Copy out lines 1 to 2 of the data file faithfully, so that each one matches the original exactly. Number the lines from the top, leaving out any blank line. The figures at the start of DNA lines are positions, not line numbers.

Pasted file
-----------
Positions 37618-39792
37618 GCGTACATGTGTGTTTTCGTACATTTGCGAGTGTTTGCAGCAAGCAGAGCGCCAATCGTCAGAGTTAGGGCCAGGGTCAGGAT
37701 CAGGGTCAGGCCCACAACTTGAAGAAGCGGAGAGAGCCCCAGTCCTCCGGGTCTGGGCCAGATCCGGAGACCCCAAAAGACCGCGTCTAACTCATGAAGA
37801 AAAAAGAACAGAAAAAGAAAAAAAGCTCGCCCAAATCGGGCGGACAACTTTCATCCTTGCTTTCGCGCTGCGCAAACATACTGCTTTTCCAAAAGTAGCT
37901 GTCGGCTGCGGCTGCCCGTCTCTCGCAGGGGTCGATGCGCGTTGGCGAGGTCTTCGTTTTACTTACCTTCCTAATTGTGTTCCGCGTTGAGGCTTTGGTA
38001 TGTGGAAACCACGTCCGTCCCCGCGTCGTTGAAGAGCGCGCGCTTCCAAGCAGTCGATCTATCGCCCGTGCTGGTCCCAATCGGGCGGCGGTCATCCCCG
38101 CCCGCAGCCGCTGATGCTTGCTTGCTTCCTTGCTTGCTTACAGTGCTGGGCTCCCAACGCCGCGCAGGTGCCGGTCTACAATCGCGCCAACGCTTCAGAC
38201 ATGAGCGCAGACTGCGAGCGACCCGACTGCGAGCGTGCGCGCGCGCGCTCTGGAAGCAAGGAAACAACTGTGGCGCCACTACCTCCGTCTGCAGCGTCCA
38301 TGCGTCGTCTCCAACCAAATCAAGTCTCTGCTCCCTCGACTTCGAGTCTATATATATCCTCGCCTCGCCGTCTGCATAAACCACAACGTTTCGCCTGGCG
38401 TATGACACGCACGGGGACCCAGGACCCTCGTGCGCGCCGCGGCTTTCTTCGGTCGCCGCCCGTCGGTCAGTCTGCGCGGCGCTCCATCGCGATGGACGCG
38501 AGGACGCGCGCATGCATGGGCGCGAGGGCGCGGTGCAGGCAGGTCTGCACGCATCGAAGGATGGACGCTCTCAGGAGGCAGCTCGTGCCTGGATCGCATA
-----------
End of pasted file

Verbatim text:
Positions 37618-39792
37618 GCGTACATGTGTGTTTTCGTACATTTGCGAGTGTTTGCAGCAAGCAGAGCGCCAATCGTCAGAGTTAGGGCCAGGGTCAGGAT